The second title document available is a conveyance of the 18th of March 1851 from Longfield and Hargreaves, two of the Commissioners for the sale of Encumbered Estates in Ireland. Reciting that a sum of £1,920 was paid by Sydney Webb Jennings of Cloneygowan in Co. Offaly for the lands of Bloomville otherwise Shranure situated in the upper half of the Barony of Philipstown and that the said moneys was paid into the credit of the Estate of Mary Anne Webb owner and petitioner . Further reciting that the lots of grounds were the land held for the term of 906 years from the 23rd of December 1789 and also lands at Gurteen called Mardykepark situated in the same barony and held under an unexpired term of 885 years from the 1st of November, 1810 with both denominations of land containing together 211 acres, 2 roads and 27 perches. Described on a map attached to the conveyance of 1851.
The tenants of the property are described on a schedule attached to the map and consisted of the following:
- Bloomville and Gurteen called Mardykepark, tenants name Mary Anne Webb holding 88 acres and 20 perch in statue measure 142 acres, 2 roads and 3 perch and valued at British rent of £114 with the 10 acres known as the house division in possession of petitioner and her son who will give up possession on the 1st day of November and pay to the purchaser 1 half years rent at the rate set forth in the rent column.
- Bloomville otherwise Shranure that has 29 acres, 3 roods and 39 perches (valued for British rent at £18.10 shillings) together with another part of the same property let to Margaret Flanagan comprising 31 acres, 2 roods and 19 perch ( valued in British rent at £19. 10 shillings). These tenants hold under lease stated the 25th day of December, 1804 for the Rev. Ephraim Harper to Thomas Flanagan and James Flanagan for the term of 31 years from the 1st of May 1805 for the lives of Ephraim Labatt and John Labatt sons of Mr. Valentine Chetwood Labatt formerly of Ballinakill in the King’s County. Attached is the note that the quantity of land devised by this lease was 53 acres and 37 perch but a portion there of was surrendered and these tenants claim under this lease to pay rent separately for the quantity of land each tenants holds.
- Lands at Bloomville otherwise Shranure led to Michael Hyland representative of William Barrett comprising 3 acres 1 rood 14 perch, valued at £4 2 and 6 in British rent. This lease is dated the 30th day of November 1839 from Rev. John Webb to William Barrett for 31 years from the 1st of November 1839.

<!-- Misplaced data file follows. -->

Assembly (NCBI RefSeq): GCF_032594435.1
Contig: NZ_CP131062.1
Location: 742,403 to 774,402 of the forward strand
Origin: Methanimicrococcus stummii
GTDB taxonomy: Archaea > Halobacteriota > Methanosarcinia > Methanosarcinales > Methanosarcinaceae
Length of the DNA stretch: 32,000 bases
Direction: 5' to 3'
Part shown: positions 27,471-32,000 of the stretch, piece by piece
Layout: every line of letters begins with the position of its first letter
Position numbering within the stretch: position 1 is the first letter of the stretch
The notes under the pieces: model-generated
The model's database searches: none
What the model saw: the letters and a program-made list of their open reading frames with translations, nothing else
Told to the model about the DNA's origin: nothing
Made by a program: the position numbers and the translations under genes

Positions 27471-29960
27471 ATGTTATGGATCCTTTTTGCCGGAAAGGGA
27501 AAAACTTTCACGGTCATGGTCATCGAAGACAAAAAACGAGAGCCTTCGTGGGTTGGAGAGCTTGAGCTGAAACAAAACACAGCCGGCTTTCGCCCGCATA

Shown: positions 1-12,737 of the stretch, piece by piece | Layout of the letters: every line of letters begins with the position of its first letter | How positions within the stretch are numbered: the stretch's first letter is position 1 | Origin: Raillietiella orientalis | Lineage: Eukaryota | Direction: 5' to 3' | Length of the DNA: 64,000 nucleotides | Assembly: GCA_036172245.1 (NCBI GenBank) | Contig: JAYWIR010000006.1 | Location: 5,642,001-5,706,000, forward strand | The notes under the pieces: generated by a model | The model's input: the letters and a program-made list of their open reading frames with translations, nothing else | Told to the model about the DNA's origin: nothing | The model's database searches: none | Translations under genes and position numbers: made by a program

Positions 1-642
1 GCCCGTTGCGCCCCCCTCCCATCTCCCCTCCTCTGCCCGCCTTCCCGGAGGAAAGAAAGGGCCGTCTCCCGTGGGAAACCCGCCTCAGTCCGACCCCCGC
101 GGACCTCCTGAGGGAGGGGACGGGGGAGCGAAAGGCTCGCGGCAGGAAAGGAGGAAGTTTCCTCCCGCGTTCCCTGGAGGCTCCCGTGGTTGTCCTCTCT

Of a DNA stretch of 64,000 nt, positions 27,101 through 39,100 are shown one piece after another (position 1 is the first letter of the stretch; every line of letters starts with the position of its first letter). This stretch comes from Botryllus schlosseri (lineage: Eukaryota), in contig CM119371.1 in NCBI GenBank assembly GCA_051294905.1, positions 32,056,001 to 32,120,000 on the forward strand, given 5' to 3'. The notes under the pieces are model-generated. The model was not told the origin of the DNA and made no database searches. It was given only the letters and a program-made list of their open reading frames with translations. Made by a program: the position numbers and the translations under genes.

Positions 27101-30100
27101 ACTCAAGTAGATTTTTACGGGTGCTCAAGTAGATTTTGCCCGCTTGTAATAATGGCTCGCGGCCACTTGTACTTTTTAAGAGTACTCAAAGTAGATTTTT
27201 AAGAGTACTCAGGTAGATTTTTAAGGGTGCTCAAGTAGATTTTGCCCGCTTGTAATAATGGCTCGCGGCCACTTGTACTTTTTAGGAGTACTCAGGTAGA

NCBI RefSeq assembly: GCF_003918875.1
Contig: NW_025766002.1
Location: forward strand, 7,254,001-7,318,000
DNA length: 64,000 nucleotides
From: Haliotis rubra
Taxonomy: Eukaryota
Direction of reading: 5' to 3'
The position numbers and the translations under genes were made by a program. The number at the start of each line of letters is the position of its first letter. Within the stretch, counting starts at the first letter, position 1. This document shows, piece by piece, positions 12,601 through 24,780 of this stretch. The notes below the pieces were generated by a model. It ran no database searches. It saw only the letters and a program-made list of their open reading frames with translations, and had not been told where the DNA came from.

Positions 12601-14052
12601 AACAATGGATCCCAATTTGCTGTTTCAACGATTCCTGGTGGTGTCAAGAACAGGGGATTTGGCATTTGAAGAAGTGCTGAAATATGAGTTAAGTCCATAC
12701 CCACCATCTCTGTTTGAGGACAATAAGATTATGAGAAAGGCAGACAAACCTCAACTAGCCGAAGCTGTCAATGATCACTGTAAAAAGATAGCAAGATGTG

- Let to John Hunt comprising of 1 Irish acre and 1 acre 2 rood, 19 perch British measure and annual value in British rent £2. This tenant held from year to year from the 1st of November.
- William Connor held 2 roods perch Irish measure and 3 roods 10 perch statute measure, in British rent £1. 5 shillings and held on a lease from the 6th February 1810 from the Rev. Ephraim Harper to William Connor for the life of the said William Connor the rent reserved by the lease was £3. 10 shillings and 10 pence which had been reduced to the amount said forth in the rent column (ie. £2). This lease contains a covenant that the lessee will not sell his interest in the premises without the consent of the lesser.
- Bernard Dunne holding 1 acre or 1 acre 2 roods 19 perch statute measure at and annual British rent of £2 with the lease dated the 10th December 1827 for Richard John Webb to Bernard Dunne for 31 years from the 1st of November 1837. From these rents were to be deducted £57. 8 shillings and 3 pence for Bloomville, 18 shillings and 5 pence for the land at Gurteen and a tithe rent charge of £6. 10 shillings and 10 pence, totalling £64 and 16 shillings and giving a net profit rent of £96. 10 shillings and 10 pence.
The purchaser paid £1,600 into the Bank of Ireland to the account and to the credit of the petitioner in July 1850.
Mary Caroline Louise Jennings of Bloomfield as it was now called created a mortgage on the 2nd of December 1926, between herself and her solicitors of Clare Street, Dublin
Mary Caroline Louise Jennings died on the 25th January 1939 and her probate of her estate was granted to Patrick Glynn of Bloomville, Portarlington, Farmer. Her personal estate was valued at £615 under her will, she devised all she possessed of to her faithful friend Patrick Glynn who has “managed everything for me for the past 18 1/2 years and without whom I could not have got on”. “I have never been able to remunerate him in any way though he often risked his life in conducting my affairs and in preserving my home and lands for me”.
Patrick Glynn made his last will on the 8th of January 1949, at Conway and Kearney Solicitors, Tullamore. He gave everything he possessed to his friend Miss Joyce Taylor- Bloomville, Portarlington for her life and after her death to the children of his deceased sister Mrs. Bridget Grimme late of Dublin and he appointed Miss Joyce Taylor as his executrix. He died on the 1st of May 1951 and the gross value of his personal estate was £574 .17 shillings and 3 pence.
On the 31st of March 1952 Maria Jamieson of Bloomville in Cloneygowan sold the property to Robert Sydney Harvey and A. George Harvey both of Ballyboden Ballacolla in the Co. Laois. This document recites both the 1789 lease and the lease of the 21th of February 1811 which was made between William Newcomb and Arthur Newcomb and another.